Special delivery: Caleb Butt makes Warwick Ambulance history

By on April 5, 2017
Zach and Megan Butt with Matthew and new baby Caleb, who was born in a Warwick ambulance on Route 501 last week.

Zach and Megan Butt with Matthew and new baby Caleb, who was born in a Warwick ambulance on Route 501 last week.

Caleb Butt was born on March 29 at the intersection of Route 501 and Lexington Road, just north of Lititz.

If you’re wondering what hospital that might be, there is no hospital there. Caleb was born in the back of a Warwick Community Ambulance, parked along the road.

It seems that Caleb was in a hurry to be born that day, a few days before his due date.

His parents, Megan and Zach Butt, live in the Cornwall area. Megan was home that morning with her two-year-old son Matthew. Zach was at work in Marietta, finishing up the night shift.

“I started having contractions around 4 a.m.,” says Megan, adding that she had been in labor with Matthew for 12 hours, so she figured she had plenty of time with this baby.

Megan’s labor started in earnest by 6 a.m. She had her mother come to the house to watch Matthew and called her husband. He was on his way home to get his wife and take her to the Women’s Place at Heart of Lancaster Regional Medical Center in Lititz, where the baby was to be born.

Caleb apparently had other ideas.

Dave Patterson and Kevin Cox of Warwick Ambulance enjoy "It's a Boy!" cigars.

Dave Patterson and Kevin Cox of Warwick Ambulance enjoy “It’s a Boy!” cigars.

“I called my mother-in-law and asked her to take me to the hospital. I knew there wasn’t time for Zach to get back,” says Megan.

Candy Getz hurried over and got her daughter-in-law in the car and set off toward the hospital. As Megan urged her to hurry, Getz drove along Route 322 as quickly as possible. When they got to Brickerville, Megan’s water broke. Getz called 911 and continued south on Route 501.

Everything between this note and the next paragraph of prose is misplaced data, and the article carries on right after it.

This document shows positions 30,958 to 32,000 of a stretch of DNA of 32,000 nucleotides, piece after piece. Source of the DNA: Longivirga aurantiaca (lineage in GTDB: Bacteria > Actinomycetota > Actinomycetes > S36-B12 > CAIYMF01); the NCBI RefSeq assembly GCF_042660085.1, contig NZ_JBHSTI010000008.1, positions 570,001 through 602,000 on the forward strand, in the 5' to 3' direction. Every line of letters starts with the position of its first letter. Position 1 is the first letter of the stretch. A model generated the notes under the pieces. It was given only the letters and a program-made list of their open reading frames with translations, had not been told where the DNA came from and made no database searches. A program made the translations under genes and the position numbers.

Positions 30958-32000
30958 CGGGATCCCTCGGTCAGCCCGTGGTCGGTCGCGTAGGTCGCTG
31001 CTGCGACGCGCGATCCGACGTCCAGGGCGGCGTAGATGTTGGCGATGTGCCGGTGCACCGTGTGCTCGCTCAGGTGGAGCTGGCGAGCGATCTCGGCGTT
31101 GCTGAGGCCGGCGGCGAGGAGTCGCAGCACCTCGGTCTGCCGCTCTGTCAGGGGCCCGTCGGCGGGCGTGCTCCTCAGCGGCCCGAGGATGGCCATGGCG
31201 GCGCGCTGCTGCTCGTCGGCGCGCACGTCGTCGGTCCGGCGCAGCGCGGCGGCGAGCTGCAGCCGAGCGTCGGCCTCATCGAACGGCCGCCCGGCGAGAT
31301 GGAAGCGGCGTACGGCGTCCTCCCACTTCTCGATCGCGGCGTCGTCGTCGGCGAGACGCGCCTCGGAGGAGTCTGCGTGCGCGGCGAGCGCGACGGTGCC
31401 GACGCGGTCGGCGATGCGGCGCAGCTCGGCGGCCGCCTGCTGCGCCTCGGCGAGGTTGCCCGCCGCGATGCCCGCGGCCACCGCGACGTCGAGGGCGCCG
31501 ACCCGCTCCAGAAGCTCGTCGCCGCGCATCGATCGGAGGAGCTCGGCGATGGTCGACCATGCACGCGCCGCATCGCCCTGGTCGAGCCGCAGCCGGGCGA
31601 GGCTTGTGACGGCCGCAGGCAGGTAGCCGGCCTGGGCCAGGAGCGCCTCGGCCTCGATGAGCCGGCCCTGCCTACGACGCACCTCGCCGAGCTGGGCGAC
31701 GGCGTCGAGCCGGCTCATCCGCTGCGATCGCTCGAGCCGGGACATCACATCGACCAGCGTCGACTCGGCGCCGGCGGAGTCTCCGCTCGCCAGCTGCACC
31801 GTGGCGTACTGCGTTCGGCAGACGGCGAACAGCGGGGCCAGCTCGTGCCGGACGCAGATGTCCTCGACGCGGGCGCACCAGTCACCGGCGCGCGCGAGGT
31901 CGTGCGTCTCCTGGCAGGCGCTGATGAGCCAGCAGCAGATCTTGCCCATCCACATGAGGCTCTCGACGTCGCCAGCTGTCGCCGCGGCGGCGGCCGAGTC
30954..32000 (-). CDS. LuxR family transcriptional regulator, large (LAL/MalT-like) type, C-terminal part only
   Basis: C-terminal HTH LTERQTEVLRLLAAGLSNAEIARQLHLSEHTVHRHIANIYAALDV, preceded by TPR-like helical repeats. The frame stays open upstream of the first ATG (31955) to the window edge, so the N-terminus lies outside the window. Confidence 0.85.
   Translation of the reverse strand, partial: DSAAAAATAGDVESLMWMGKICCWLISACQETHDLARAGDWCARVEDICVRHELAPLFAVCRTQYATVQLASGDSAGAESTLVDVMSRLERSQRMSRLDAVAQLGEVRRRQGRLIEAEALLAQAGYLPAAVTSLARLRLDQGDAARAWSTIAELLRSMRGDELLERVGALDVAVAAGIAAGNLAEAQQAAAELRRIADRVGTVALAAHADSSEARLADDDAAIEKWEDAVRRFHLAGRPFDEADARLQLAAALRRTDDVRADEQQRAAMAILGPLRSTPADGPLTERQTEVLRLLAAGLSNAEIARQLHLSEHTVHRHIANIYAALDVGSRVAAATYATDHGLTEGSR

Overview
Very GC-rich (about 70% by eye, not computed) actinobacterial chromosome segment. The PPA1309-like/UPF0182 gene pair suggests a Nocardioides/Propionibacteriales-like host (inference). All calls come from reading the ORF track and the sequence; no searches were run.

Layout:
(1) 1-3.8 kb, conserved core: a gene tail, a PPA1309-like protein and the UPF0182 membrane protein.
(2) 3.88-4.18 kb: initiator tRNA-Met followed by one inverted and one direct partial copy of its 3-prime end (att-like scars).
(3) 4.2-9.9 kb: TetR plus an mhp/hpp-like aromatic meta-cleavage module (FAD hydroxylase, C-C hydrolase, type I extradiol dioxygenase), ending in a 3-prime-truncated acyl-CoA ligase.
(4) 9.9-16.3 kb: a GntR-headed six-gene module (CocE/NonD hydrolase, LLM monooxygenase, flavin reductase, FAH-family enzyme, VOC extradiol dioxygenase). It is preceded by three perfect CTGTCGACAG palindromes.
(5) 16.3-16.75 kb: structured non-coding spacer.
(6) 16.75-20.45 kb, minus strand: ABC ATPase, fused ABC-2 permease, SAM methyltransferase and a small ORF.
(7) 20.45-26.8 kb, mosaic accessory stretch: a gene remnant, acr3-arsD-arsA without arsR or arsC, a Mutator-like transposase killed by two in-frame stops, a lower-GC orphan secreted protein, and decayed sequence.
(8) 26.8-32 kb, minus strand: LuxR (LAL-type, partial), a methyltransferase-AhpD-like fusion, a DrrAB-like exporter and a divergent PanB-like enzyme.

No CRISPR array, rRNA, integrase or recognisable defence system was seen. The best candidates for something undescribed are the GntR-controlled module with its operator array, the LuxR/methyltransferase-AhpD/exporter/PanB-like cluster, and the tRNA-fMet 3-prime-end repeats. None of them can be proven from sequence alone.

“The police told us to pull over, an ambulance was on the way,” says Megan.

That was near Lexington Road, not the best spot to pull over. By then, officers Joel Stoltzfus and Anthony Smith from the Northern Lancaster County Regional Police had arrived. Neither had ever delivered a baby before. They didn’t have to.

Moments later paramedic Dave Patterson and EMT Kevin Cox with the Warwick Community Ambulance Association arrived.

“When we got there, one of the police officers looked white as a sheet,” says Cox. “He was so relieved to see us.”

It was Cox’s first delivery of a baby, but for Patterson, it was his fourth delivery. His first was some 20 years ago in Erie County, while his second was in Strasburg and his third in Lancaster City. So, he was an old hand at birthing babies.

“The babies I delivered are now teenagers or older,” says Patterson.

Cox and Patterson got Megan into the ambulance, closed the door, and two pushes later baby Caleb arrived at 7:31 a.m. It was a normal delivery with no complications. And a very quick one.

“It’s a good thing that there were no complications. As a paramedic I am trained to handle things like a breech delivery. Everything went very, very well,” says Patterson.

Meanwhile, Zach Butt was rushing to Heart of Lancaster to meet up with his wife and mother. Then he got the news. “It’s a boy!”

His newborn son was on his way to the hospital with his mom to meet up with his dad.

Caleb stayed in the hospital for just a day when he and his mother were checked out and ready to go home.

“We are so grateful to the police officers and ambulance for everything they did. They were wonderful and we want to thank them for delivering our baby,” says Megan.

Frank Kenavan, executive director for the Warwick Community Ambulance Association, said that it was the first ambulance delivery since he has been with the association, and his personnel handled it perfectly.

As Regional Police Chief David Steffen noted, “I think our police officers are pleased to have been a part of it.”

“This is the call that every EMS provider dreams of having,” says Cox about his first delivery. “I could hardly stop smiling. I’m still smiling about it.”

Laura Knowles is a freelance feature writer and regular contributor to the Record Express. She welcomes reader feedback and story tips at lknowles21@gmail.com.

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